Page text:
health-care challenges in a positive way to put patients, families, and doctors in charge, to embrace an energy policy that is all of the above and allows us to become self-sufficient as a nation as it relates to energy. when they do that, then i'll be happy to meet with you and say it's exactly as i said, the american people understood that the contract was real and they embraced american exceptionalism. >> so a mandate if romney wins, but not if obama wins. >> i'm not convinced he's going to win. i think the american people will be speaking loudly. >> last question. instead of a contrast, there has been this elusive grand bargain now there that they have been trying all year to reach it. what scenario, electorally, do you think would be best for reaching a grand bargain to deal with the deficit where the parties come together? >> you have got to recognize the consequences of not getting
our fiscal house in order are grave for the country. what we have done is put forward budgets in each of the last two years to get us on a path to balancing in paying off the debt. thatthey're requires is you have to address the issues of medicare, medicaid, and social security. we believe those three ought to be strengthened, secured, and saved as opposed to abandon the in the way that the president's party, i believe, has done in so many ways. if you solve those challenges from a financial standpoint, then you actually get on that path to balancing the budget. that is the positive nature. >> mitt romney is about to select his running mate. i will let ask you to you think that will be, but what type of person does he need? what should the republicans be looking for? >> clearly, if events were to dictate, someone that could step in and be president immediately, have the experience, the knowledge base, and the confidence of the country to be president. i believe it must be somebody who has the principles that made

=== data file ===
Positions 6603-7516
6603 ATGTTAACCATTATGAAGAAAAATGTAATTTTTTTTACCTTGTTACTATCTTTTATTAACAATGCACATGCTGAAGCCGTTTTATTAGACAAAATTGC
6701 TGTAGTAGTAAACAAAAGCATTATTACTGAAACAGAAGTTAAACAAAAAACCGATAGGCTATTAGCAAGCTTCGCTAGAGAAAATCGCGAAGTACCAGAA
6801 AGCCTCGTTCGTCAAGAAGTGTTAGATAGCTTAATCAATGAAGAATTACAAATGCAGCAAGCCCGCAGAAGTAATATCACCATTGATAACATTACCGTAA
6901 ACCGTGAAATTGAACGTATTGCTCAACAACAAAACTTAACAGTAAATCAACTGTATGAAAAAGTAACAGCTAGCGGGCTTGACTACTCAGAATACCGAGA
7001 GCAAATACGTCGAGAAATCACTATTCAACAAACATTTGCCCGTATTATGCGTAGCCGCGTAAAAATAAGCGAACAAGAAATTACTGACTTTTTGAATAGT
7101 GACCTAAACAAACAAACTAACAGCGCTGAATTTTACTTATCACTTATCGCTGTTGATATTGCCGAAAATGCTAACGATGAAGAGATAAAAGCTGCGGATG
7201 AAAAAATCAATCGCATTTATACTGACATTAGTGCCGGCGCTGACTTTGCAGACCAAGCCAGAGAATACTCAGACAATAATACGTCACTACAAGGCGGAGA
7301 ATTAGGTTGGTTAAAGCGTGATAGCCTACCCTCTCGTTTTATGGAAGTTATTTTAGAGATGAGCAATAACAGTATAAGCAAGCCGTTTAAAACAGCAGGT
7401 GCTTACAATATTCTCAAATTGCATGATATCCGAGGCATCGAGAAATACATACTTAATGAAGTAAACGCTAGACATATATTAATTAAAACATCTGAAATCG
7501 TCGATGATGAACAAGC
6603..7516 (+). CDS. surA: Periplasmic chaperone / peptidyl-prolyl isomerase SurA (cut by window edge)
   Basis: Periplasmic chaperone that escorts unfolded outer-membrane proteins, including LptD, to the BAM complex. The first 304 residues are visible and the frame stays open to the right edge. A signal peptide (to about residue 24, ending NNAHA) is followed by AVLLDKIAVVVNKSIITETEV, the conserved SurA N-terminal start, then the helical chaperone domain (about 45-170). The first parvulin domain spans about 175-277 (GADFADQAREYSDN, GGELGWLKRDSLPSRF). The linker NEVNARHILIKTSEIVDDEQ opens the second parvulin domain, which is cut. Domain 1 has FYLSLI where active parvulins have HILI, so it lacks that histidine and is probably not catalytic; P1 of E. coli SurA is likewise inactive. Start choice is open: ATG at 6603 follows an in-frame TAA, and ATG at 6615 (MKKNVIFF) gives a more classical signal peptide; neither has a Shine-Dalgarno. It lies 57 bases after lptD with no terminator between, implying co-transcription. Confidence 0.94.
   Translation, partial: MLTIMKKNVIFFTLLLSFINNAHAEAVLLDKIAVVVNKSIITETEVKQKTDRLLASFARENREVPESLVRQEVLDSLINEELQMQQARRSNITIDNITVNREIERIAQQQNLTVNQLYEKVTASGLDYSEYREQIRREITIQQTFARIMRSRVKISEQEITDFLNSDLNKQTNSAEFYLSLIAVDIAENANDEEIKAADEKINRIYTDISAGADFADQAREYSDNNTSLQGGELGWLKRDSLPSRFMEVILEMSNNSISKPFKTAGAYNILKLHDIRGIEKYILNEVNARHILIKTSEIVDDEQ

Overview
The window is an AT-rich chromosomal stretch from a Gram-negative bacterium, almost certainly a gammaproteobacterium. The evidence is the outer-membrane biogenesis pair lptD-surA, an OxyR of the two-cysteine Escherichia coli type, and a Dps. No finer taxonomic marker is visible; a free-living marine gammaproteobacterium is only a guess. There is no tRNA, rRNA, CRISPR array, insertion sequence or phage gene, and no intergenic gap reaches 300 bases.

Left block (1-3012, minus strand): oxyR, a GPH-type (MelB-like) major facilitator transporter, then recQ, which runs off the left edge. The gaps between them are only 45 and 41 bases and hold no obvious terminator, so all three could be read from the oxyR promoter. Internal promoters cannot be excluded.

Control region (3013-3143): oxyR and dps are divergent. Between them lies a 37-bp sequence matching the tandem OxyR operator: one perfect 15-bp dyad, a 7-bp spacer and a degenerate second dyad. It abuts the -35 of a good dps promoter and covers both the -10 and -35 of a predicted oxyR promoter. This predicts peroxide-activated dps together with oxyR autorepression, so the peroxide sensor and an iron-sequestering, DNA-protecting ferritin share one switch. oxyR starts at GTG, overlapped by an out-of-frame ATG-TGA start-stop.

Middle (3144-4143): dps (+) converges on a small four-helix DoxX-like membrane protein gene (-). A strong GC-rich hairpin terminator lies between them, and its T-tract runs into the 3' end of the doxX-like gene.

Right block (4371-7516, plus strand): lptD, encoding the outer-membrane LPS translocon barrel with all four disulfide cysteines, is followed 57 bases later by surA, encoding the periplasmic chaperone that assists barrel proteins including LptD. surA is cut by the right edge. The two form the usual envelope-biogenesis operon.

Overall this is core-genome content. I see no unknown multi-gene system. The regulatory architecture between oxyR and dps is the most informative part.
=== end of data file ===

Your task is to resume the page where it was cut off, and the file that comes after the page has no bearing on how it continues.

us great as a nation, who understands that there is a wonderful exceptionalism in this country that allows for individuals to dream big and realize those dreams by putting their hard work into effect. it needs to be somebody, i think, who has the ability to listen and to work with individuals across the political spectrum. there are all sorts of people out there who fit that bill. >> congressman tom price, republican from georgia, chairman of the republican policy committee. thanks for joining us here around c-span. conversation with russell burman and dan newhauser of "roll call." dan, let's start with you. what did you learn from today's conversation? >> one thing that was interesting was about tax incentives. barack obama has reportedly been out there taking decided to donors that if the mandate is struck down to use tax incentives to get people on health insurance coverage. tom price said something that
was in a bill but he did not talk about that today. he knows if there might be some way, probably after the election -- let's be realistic -- that they could come together on something it in the demand a district down. >> a lot of health care await the supreme court ruling. what will happen this summer? >> i thought it was interesting a few weeks ago when he was talking to reporters, he said the republicans would have a rational, smooth transition at the supreme court ruled in a way that caused disruptions for parts of the law that have already been implemented, whether it is the whole law, the mandate, or other reforms. today, he was saying the republicans are not going to rush anything. i took that as an indication that we may not see any significant legislation before the election out of the house unless there is a clear destruction that everybody recognizes. >> if it is a 5-4 decision and the supreme court rules on some of the key aspects of the health-care bill, does it help the democrats?
does that help the republicans? >> certainly, i think democrats are ready to pin this on the supreme court. let's face it, they're pretty unpopular after the citizens united decision. there is some feeling among the democratic base that they are unpopular. i think that could probably boost the democrats' case there. still, it would certainly hurt obama if anything is struck down. this would be a huge blow to him. there is his name on the top of this bill. there's no way to cut around that. >> quick follow-up on the politics of our conversation. what is congressman price's future in the house? >> there is some speculation that he is going to make a run for republican conference chairman since hensarling will be at the end of his term. mcmorris rodgers, who is vice chairman right now, is thinking about the same, so this may be one of the more interesting member on a member leadership races going on next year. >> allotted immigration